Therneau T, Atkinson B, Ripley B. rpart: recursive partitioning and regression trees. In: R package version; 2015.
 44.
Rizopoulos D. ltm: an R package for latent variable modelling and item response theory analyses. J Stat Softw. 2006;17(5):1–25.
 45.
Plummer M, et al. CODA: convergence diagnosis and output analysis for MCMC. R News. 2006;6(1):7–11.
 46.
Curtis SM. mcmcplots: create plots from MCMC output; 2015.
Acknowledgements
None.
Funding
This work was supported in part by the Portuguese Foundation for Science and Technology (FCTFundação para a Ciência e a Tecnologia), through CIDMA  Center for Research and Development in Mathematics and Applications, within the project UID/MAT/04106/2013
Author information
Affiliations
Contributions
MS had a major contribution in conception and design of the study and revised the manuscript critically and supervised the data analysis. FSP contributed with the data acquisition and analysis and revised the manuscript critically. MAF revised the manuscript critically. MM and IP had contributed in conception and design of the study and revised the manuscript critically. All authors read and approved the final manuscript.
Corresponding author
Correspondence to Milton Severo.
Ethics declarations
Ethics approval and consent to participate
Not applicable.
Consent for publication
Not applicable.
Competing interests
The authors declare that they have no competing interests.
Additional information
Publisher’s Note
Springer Nature remains neutral with regard to jurisdictional claims in published maps and institutional affiliations.
Additional file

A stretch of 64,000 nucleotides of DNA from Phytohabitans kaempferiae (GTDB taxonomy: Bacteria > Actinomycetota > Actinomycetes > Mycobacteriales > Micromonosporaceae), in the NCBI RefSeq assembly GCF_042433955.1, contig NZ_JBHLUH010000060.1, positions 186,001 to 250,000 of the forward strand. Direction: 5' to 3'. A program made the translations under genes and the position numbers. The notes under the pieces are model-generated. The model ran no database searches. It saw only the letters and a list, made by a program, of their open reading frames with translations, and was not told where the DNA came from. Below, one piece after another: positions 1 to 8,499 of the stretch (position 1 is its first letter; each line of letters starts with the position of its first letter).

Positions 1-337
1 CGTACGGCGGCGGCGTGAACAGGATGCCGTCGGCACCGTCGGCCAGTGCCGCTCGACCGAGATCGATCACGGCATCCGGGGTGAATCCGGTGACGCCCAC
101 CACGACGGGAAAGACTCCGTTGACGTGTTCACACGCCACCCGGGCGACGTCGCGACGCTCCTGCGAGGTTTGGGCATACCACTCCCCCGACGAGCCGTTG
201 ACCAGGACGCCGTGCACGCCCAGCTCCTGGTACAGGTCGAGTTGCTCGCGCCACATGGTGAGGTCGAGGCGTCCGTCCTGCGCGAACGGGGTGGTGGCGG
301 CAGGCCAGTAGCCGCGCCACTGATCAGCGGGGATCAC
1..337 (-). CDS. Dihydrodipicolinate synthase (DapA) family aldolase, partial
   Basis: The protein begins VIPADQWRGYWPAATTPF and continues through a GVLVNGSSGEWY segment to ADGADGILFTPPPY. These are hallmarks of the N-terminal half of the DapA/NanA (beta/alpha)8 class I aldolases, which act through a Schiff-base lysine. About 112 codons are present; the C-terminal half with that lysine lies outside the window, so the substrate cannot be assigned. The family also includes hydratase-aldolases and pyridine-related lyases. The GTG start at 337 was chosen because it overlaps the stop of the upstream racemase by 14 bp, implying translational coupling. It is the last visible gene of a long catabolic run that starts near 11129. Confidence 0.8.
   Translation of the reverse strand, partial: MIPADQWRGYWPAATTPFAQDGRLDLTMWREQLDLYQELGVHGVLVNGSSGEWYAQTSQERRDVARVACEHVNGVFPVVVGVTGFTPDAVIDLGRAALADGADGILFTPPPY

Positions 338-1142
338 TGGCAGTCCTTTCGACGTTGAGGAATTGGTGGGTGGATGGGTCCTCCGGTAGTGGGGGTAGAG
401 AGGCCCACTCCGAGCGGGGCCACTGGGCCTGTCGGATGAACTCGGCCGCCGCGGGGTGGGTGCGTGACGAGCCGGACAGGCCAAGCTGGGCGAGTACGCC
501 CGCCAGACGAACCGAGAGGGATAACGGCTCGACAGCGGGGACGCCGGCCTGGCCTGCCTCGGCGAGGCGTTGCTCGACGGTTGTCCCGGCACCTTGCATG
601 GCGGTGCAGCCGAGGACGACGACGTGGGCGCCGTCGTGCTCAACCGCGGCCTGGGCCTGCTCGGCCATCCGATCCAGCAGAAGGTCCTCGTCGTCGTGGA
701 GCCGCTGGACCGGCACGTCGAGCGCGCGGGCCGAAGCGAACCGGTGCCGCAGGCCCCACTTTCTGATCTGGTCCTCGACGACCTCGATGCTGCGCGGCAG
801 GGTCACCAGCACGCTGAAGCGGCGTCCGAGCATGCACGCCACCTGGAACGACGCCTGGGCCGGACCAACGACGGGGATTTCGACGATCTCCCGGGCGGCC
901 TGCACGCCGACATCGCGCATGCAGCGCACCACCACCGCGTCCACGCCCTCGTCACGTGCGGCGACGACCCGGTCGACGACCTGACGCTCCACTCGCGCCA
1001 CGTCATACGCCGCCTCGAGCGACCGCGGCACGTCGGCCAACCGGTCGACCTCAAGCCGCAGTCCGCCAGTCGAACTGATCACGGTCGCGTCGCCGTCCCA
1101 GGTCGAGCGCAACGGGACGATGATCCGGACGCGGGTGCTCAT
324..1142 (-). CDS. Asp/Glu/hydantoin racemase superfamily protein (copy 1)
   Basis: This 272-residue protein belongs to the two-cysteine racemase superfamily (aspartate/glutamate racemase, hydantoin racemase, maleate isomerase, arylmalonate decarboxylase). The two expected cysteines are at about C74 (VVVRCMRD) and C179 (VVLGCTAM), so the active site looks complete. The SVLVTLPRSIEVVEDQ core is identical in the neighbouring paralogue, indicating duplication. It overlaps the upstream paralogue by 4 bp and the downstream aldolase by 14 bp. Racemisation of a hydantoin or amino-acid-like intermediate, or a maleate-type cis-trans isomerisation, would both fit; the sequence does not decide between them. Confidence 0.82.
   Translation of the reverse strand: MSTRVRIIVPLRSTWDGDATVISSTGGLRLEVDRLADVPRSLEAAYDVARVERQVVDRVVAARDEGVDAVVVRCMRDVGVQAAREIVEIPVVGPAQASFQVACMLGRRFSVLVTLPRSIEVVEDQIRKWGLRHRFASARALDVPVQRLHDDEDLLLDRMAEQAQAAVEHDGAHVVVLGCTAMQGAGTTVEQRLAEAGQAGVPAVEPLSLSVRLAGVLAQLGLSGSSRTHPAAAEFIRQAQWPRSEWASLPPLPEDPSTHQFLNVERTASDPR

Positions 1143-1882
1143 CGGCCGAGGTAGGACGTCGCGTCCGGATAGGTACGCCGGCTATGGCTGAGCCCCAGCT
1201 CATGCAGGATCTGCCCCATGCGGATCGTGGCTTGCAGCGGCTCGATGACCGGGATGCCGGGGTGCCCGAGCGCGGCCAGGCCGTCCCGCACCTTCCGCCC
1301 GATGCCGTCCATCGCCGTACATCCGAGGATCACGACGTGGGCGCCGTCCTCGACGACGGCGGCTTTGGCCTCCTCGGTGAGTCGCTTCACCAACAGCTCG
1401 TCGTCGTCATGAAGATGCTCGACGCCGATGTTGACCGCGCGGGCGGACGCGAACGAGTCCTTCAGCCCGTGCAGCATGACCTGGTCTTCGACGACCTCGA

Additional file 1:
WinBUGS DGM Model Commands. (DOCX 17 kb)
Rights and permissions
Open Access This article is distributed under the terms of the Creative Commons Attribution 4.0 International License (http://creativecommons.org/licenses/by/4.0/), which permits unrestricted use, distribution, and reproduction in any medium, provided you give appropriate credit to the original author(s) and the source, provide a link to the Creative Commons license, and indicate if changes were made. The Creative Commons Public Domain Dedication waiver (http://creativecommons.org/publicdomain/zero/1.0/) applies to the data made available in this article, unless otherwise stated.
About this article
Cite this article
Severo, M., SilvaPereira, F., Ferreira, M.A. et al. Item preknowledge true prevalence in clinical anatomy  application of gated item response theory model. BMC Med Educ 19, 284 (2019). https://doi.org/10.1186/s129090191710z
Received:
Accepted:
Published:
Keywords
 Deterministic Gated item response theory model
 Item preknowledge
 Item sharing
 Item exposure
 Repeat items